Evaluation of air quality inside a school building. A case study from Wroclaw, Poland
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Politechnika Wrocławska, Wydział inżynierii Środowiska. Dziekan: dr hab. inż. J. Danielewicz, prof. PWR
Instytut Meteorologii i Gospodarki Wodnej, Państwowy Instytut Badawczy. Dyrektor: dr inż. P. Łagodzki
Corresponding author
Anna Zwoździak   

Politechnika Wrocławska Wydział inżynierii Środowiska Wybrzeże Wyspiańskiego 27, 50-370 Wrocław
Med Srod. 2017;20(3):36-43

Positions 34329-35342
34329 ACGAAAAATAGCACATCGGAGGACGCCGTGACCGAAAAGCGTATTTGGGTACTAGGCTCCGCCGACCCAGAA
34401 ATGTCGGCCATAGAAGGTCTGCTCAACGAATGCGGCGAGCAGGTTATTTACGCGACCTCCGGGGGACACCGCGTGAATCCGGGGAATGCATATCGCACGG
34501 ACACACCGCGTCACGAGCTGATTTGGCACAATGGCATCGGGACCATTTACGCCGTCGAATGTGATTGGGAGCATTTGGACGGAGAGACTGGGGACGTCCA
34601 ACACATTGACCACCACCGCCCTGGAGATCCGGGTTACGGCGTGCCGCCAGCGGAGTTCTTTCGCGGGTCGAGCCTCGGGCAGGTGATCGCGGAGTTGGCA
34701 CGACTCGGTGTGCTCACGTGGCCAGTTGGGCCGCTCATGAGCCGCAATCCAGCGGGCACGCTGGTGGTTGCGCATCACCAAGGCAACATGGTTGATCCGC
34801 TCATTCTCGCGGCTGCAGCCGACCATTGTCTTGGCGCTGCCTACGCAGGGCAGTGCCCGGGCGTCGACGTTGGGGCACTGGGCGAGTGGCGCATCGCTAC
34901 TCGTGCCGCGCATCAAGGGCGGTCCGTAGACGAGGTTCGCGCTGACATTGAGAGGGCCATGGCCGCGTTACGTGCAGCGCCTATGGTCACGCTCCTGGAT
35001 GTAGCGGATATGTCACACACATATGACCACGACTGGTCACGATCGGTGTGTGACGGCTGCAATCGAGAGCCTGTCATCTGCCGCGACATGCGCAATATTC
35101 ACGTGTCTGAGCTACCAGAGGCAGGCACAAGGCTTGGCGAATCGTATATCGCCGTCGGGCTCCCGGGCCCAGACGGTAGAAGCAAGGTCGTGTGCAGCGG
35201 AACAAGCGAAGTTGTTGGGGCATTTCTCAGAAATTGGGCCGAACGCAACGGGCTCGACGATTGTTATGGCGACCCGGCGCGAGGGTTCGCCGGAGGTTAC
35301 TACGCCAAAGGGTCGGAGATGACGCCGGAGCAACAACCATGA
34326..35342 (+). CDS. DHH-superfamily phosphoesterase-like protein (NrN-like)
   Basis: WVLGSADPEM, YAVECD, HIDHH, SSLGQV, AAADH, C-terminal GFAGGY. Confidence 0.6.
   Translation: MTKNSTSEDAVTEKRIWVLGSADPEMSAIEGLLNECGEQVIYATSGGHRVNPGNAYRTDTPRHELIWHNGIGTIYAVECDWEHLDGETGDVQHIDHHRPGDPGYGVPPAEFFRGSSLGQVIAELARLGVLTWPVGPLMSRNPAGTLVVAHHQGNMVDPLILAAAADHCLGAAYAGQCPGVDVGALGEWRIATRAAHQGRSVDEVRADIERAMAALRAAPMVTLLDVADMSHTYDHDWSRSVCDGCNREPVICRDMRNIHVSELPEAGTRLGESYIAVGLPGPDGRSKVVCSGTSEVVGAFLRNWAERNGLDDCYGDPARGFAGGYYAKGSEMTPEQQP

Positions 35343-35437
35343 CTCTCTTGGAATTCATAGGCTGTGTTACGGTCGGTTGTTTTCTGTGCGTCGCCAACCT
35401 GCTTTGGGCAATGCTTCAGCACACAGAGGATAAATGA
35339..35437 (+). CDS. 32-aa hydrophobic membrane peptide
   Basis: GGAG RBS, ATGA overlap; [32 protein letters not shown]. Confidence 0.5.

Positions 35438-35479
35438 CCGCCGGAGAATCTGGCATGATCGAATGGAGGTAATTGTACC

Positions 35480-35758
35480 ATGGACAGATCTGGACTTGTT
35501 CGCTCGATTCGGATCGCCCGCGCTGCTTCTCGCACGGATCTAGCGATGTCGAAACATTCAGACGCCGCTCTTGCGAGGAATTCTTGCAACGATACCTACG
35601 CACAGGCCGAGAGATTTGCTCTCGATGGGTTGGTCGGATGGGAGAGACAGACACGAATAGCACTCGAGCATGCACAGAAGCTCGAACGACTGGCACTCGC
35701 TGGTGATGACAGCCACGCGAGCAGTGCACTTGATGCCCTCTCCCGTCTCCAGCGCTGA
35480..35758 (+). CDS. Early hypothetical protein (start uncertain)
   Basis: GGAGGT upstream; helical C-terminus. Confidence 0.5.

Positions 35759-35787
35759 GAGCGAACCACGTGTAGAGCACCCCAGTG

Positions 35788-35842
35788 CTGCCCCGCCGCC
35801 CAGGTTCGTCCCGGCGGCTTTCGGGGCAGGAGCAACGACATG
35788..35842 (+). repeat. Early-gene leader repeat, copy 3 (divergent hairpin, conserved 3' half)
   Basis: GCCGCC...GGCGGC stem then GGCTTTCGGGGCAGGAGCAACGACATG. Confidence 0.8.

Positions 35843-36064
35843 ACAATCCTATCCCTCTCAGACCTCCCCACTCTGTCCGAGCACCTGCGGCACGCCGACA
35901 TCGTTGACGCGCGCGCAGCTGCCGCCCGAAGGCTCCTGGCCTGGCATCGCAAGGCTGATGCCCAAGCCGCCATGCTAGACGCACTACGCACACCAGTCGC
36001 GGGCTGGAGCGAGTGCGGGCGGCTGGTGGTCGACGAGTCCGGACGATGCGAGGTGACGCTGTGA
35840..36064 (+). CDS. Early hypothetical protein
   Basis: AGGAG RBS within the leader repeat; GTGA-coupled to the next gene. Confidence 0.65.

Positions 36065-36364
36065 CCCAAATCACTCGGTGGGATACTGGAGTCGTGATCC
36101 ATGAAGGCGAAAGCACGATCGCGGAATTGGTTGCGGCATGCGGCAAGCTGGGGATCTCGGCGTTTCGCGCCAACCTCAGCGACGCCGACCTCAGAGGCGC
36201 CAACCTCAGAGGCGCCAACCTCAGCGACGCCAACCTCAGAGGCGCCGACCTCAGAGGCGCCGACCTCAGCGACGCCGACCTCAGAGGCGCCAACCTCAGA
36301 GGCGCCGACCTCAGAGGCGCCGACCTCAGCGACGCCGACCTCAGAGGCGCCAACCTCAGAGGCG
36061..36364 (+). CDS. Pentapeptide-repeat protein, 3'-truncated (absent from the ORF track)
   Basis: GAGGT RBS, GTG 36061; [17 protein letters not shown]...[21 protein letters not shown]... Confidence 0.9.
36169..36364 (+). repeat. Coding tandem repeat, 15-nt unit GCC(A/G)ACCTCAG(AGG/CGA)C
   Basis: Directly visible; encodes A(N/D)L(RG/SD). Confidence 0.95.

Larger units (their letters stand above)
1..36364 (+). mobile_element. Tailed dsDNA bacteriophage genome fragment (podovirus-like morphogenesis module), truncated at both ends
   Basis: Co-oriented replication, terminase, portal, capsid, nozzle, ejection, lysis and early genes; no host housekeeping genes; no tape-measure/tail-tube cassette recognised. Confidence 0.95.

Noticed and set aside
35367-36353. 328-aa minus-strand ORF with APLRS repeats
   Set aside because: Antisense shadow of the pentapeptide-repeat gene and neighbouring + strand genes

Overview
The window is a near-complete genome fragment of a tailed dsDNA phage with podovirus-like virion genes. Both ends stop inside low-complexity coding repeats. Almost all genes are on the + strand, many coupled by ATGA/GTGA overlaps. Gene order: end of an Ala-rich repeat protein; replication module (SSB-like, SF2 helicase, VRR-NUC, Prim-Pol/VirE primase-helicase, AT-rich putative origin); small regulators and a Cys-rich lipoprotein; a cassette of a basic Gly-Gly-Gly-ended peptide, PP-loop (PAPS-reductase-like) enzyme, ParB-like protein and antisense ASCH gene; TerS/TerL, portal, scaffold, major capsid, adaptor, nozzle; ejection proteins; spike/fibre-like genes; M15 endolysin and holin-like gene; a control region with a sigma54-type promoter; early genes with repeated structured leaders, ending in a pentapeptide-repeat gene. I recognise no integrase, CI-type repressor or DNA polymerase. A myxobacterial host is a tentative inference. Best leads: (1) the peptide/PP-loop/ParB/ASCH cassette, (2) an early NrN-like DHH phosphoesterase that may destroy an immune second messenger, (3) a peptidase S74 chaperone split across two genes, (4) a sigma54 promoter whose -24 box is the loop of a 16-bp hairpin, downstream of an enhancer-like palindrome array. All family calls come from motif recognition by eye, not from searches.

In order to achieve good air quality in schools, where children spend ca. 6–8 hours per day, and to find solutions for improving it, indoor pollution has to be accurately evaluated. Children are among the groups most vulnerable to the adverse effects of PM. Our study focuses on the characterization of different fractions of PM (PM1.0, PM2.5, PM10) measured inside and outside the building of a secondary school in Wroclaw, Poland, located in the centre of the city. PM1.0, PM2.5, and PM10 samples, from indoor (I) and outdoor (O) air, were collected using Harvard cascade impactors during the years 2009/2010. The study revealed that on 90% of days in the wintertime, 24h indoor PM2.5 and PM10 concentrations were higher than the WHO air quality guidance values for ambient air. The PM2.5 fraction found inside the school in winter and the PM10 fraction both in winter and summer resulted mostly from indoor rather than outdoor sources, as shown by the I/O ratio of 1.2 for 24-hour mean of PM2.5 and 1.3, and 2.0 for 24-hour mean of PM10 in winter and summer, respectively. However, PM2.5 and PM10 concentrations during teaching hours (8-hour mean) were much higher than outdoors (2.0 and 2.5 times in winter and 4.1 and 5.6 times in summer, respectively). PM1 concentrations reached comparable levels indoors and outdoors. These data can be considered as preliminary; however, they may act as a stimulus for future studies aiming to estimate the effect of indoor PM concentrations on the respiratory system in schoolchildren
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